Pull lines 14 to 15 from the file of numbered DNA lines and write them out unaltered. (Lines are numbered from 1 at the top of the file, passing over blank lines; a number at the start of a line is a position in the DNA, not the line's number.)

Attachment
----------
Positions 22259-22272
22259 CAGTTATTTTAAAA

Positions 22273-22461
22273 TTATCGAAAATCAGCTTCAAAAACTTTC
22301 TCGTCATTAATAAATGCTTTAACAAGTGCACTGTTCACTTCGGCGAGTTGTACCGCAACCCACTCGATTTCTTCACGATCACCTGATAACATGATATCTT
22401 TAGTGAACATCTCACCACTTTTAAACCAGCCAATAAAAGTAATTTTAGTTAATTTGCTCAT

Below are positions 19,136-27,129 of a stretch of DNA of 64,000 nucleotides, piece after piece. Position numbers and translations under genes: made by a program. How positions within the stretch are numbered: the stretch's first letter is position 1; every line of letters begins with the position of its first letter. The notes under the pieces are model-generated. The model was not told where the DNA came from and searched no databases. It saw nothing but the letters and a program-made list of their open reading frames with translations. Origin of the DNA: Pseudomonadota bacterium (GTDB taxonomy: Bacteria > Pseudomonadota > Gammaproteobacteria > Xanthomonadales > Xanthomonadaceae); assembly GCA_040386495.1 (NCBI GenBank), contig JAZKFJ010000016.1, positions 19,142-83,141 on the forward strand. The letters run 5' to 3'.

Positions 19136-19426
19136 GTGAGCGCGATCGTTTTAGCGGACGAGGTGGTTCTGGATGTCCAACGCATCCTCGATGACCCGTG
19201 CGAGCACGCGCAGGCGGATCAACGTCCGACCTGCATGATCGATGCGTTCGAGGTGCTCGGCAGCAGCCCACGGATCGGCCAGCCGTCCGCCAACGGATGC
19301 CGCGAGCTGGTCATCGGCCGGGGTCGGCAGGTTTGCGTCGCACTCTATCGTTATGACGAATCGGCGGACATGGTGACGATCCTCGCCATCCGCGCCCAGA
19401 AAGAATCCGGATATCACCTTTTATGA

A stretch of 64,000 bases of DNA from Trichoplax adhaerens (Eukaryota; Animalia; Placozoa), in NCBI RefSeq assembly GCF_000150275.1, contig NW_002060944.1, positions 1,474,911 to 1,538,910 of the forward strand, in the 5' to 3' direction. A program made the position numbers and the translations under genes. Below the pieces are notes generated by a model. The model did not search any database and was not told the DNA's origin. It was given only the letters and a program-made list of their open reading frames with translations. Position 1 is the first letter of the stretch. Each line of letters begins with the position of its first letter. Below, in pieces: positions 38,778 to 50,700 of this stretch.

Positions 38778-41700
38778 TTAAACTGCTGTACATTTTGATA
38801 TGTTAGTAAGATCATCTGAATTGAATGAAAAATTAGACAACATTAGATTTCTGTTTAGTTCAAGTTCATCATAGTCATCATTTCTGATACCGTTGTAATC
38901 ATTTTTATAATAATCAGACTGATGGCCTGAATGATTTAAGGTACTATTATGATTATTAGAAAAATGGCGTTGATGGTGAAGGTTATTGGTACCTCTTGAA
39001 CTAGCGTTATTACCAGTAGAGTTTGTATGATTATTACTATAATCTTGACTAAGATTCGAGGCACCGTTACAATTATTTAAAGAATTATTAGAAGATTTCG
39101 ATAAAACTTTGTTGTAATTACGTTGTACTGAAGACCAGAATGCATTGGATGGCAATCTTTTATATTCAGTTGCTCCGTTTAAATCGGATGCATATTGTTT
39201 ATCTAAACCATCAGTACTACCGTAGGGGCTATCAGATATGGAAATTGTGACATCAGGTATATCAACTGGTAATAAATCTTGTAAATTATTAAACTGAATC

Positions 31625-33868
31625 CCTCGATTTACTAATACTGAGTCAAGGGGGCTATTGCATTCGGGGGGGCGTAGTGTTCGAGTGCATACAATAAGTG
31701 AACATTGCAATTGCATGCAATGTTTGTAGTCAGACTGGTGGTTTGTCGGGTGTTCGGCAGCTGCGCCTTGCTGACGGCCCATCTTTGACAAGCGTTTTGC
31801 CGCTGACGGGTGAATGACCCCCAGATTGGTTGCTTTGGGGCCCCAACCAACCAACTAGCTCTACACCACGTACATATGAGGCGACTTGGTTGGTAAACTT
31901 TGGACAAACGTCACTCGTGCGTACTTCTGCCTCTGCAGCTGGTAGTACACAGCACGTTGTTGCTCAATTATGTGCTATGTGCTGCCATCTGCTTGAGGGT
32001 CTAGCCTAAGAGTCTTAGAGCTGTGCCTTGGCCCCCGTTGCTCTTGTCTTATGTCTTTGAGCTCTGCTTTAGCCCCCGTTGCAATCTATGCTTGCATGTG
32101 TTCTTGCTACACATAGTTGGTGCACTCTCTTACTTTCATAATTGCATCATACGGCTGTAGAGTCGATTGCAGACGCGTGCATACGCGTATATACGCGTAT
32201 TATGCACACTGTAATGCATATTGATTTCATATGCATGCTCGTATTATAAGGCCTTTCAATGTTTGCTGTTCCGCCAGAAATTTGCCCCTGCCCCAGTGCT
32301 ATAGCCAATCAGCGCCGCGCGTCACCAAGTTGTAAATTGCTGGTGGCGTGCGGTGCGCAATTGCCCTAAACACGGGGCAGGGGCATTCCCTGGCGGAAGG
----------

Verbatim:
Positions 38778-41700
38778 TTAAACTGCTGTACATTTTGATA